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Writer and photographer Larry Earley returns to the Nature Art Gallery with "Carolina Grasslands" Friday, August 2

FOR IMMEDIATE RELEASE — July 17, 2013
Arts, Entertainment, Travel Editors. Images available.
Contact: emelia.cowans@naturalsciences.org; 919.707.9837

Landscape photographer Larry Earley’s Carolina Grasslands to open at the NCMNS' Nature Art Gallery

RALEIGH — North Carolina writer and photographer Larry Earley returns to the North Carolina Museum of Natural Sciences' Nature Art Gallery this summer with a new exhibit of landscape photography. Carolina Grasslands opens First Friday, August 2, with a reception from 6:30 to 9 p.m., and continues through Tuesday, September 3. 

Grasslands cover about 40 percent of North America and comprise a good portion of the North Carolina landscape, from the salt and brackish marshes and canebrakes of the coast, to the Piedmont prairies, and the mountain balds in the western part of the state. This exhibit includes black and white photographs of long leaf pine savannas, salt marshes, Juncus marshes, and old field meadows. Common to all is a liberating sense of open space. Trees are uncommon, but there is a rich carpet of grasses and wildflowers. “These are landscapes that I have made over many years and in a variety of places in North Carolina,” Earley says. “They capture my love of open spaces and my joy and sense of freedom in exploring and photographing them.”

Earley first exhibited in the Nature Art Gallery in 2004. He has also shown his photographs at the North Carolina Museum of History, Tryon Palace (New Bern), Greenhill Gallery (Greensboro), Lenoir Community College (Kinston), UNC Botanical Garden (Chapel Hill), Through This Lens Gallery (Durham), and numerous other North Carolina venues. His photographs have also been published in numerous state and national magazines. 

As a former writer and editor of Wildlife in North Carolina magazine, he has written hundreds of articles on natural history and conservation. For 17 years, Earley also wrote a column for the magazine titled “Nature’s Ways.” He has authored numerous freelance articles for state and national publications including Audubon, Nature Conservancy, Wooden Boat, Our State and South Carolina Wildlife.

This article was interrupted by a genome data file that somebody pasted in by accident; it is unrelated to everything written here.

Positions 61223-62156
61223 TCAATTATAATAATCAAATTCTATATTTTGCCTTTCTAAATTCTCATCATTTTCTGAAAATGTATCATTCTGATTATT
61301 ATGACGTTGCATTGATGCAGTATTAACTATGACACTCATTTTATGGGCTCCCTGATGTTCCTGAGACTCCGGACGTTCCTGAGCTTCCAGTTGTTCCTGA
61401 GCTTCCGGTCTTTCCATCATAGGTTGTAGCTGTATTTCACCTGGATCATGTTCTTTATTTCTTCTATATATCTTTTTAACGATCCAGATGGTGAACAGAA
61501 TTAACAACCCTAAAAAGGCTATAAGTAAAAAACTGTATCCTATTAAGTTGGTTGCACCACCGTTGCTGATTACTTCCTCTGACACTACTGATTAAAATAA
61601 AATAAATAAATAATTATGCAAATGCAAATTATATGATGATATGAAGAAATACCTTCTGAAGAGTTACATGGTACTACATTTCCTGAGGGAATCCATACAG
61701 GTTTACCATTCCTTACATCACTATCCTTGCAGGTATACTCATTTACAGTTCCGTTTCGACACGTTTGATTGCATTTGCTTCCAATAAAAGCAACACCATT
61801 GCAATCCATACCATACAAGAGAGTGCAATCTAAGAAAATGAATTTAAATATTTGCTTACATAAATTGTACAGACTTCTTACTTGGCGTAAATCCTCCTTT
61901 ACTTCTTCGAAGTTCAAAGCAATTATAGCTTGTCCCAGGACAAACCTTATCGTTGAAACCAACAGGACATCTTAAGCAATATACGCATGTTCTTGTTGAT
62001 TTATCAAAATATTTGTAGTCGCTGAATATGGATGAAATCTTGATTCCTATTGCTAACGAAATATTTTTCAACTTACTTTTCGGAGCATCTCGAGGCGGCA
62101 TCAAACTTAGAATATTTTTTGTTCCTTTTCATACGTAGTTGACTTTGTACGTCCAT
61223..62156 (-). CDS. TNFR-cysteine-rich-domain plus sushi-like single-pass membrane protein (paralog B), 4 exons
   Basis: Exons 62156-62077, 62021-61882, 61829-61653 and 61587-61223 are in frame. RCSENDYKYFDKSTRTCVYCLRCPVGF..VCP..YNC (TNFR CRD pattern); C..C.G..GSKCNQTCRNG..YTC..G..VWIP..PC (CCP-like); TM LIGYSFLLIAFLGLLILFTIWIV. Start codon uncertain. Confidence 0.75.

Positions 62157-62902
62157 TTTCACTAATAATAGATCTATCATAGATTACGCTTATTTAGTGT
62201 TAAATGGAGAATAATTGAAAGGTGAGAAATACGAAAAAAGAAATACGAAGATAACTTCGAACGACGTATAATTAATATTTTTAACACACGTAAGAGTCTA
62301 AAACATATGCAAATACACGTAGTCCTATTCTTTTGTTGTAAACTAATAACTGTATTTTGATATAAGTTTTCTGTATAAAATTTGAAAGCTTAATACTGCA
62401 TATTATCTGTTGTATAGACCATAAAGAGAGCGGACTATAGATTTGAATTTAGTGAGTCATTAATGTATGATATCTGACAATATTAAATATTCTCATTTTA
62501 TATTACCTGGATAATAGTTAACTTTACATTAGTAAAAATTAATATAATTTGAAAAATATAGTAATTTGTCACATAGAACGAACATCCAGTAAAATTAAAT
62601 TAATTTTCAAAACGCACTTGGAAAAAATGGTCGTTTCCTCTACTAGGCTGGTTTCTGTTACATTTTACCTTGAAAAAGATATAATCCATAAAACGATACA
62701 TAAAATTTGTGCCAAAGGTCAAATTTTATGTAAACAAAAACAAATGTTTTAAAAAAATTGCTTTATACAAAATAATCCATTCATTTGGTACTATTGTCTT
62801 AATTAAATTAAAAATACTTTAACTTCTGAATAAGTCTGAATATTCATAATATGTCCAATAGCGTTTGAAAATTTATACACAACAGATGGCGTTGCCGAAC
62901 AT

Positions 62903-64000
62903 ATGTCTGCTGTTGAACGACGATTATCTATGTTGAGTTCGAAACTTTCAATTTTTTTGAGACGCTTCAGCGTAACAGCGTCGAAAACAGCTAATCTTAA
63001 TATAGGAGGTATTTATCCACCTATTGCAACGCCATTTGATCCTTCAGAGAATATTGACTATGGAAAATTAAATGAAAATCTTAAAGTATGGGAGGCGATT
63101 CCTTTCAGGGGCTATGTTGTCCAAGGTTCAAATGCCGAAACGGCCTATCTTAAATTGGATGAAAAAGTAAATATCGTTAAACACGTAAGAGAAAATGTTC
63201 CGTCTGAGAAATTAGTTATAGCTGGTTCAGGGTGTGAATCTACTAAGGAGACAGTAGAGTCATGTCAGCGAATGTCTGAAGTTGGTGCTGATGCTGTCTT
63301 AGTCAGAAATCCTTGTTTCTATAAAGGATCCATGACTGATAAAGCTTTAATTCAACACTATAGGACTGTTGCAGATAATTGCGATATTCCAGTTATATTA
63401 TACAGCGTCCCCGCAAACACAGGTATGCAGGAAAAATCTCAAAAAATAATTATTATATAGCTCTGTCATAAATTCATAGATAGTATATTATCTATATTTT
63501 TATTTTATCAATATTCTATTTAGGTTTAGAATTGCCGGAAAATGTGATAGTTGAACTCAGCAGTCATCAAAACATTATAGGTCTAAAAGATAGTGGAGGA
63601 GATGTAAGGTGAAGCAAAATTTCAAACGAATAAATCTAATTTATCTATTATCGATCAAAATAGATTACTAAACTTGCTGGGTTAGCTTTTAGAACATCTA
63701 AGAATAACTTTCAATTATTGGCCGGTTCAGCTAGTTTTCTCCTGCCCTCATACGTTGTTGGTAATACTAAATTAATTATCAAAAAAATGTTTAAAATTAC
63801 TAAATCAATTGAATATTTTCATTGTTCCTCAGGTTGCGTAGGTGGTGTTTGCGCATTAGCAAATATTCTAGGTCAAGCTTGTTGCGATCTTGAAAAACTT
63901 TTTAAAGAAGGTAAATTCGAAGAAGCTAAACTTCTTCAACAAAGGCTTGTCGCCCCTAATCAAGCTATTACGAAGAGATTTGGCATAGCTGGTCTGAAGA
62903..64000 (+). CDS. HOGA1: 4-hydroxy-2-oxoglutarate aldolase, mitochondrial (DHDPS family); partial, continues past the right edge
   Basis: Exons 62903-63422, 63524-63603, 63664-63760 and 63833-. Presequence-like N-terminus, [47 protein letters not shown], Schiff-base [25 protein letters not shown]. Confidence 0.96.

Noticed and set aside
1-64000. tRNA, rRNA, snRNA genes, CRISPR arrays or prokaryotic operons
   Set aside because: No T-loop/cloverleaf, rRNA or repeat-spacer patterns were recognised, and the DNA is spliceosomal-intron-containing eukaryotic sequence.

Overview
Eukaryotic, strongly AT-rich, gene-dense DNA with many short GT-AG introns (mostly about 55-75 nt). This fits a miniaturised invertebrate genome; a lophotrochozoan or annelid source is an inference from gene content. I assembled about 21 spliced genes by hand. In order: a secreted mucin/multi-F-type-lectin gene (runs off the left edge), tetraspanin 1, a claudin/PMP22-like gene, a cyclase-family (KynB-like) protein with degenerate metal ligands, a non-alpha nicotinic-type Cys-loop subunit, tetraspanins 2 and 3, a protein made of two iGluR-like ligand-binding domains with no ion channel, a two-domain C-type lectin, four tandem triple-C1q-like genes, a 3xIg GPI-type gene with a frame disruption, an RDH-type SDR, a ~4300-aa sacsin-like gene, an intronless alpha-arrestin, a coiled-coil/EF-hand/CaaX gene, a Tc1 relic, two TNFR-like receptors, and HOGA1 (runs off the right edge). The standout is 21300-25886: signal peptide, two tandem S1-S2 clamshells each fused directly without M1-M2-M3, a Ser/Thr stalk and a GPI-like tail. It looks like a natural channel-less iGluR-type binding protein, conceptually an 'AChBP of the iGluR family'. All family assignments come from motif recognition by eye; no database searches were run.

Earley curated  an exhibit called “Workboats of Core Sound” for the North Carolina Museum of History and has published several books, including “The Workboats of Core Sound,” “Looking for Longleaf: The Fall and Rise of an American Forest,” and “North Carolina WILD Places: A Closer Look.” He has won awards for both his writing and his photography and in 2005, was named “Forester of the Year” by the North Carolina Wildlife Federation. Earley lives in Raleigh where he is freelancing as a writer, editor, photographer and exhibit developer. 

The Nature Art Gallery is located on the top floor of the Museum Store, main building. Hours are Monday through Saturday, 9 a.m. to 5 p.m.; Sunday, Noon to 5 p.m.; and open until 9 p.m. on First Fridays and Thursdays. All exhibited art is for sale.  For more information about the Nature Art Gallery, call 919.707.9854.

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First Friday is a free, family-friendly, social event held the first Friday of each month at the N.C. Museum of Natural Sciences in downtown Raleigh.  Visitors can enjoy exhibits, shopping, food and spirits until 9pm. The Natural Horror Picture Show (a vintage, sci-fi flick of 'B' movie caliber) begins at 7 p.m. Arrive early for live music and a film short from the A/V Geek archives.  For information, call 919.707.9800.

The North Carolina Museum of Natural Sciences (11 W. Jones St.) and its new wing, the Nature Research Center (121 W. Jones St.) in downtown Raleigh, documents and interprets the natural history of the state of North Carolina through exhibits, research, collections, publications and educational programming. Hours: Mon.- Sat., 9 a.m.-5 p.m., and Sun., noon-5 p.m. Admission is free. Visit the Museum on the web at www.naturalsciences.org. The Museum is an agency of the N.C. Department of Environment and Natural Resources, John Skvarla., Secretary.

Publish Date: 
Wednesday, July 17, 2013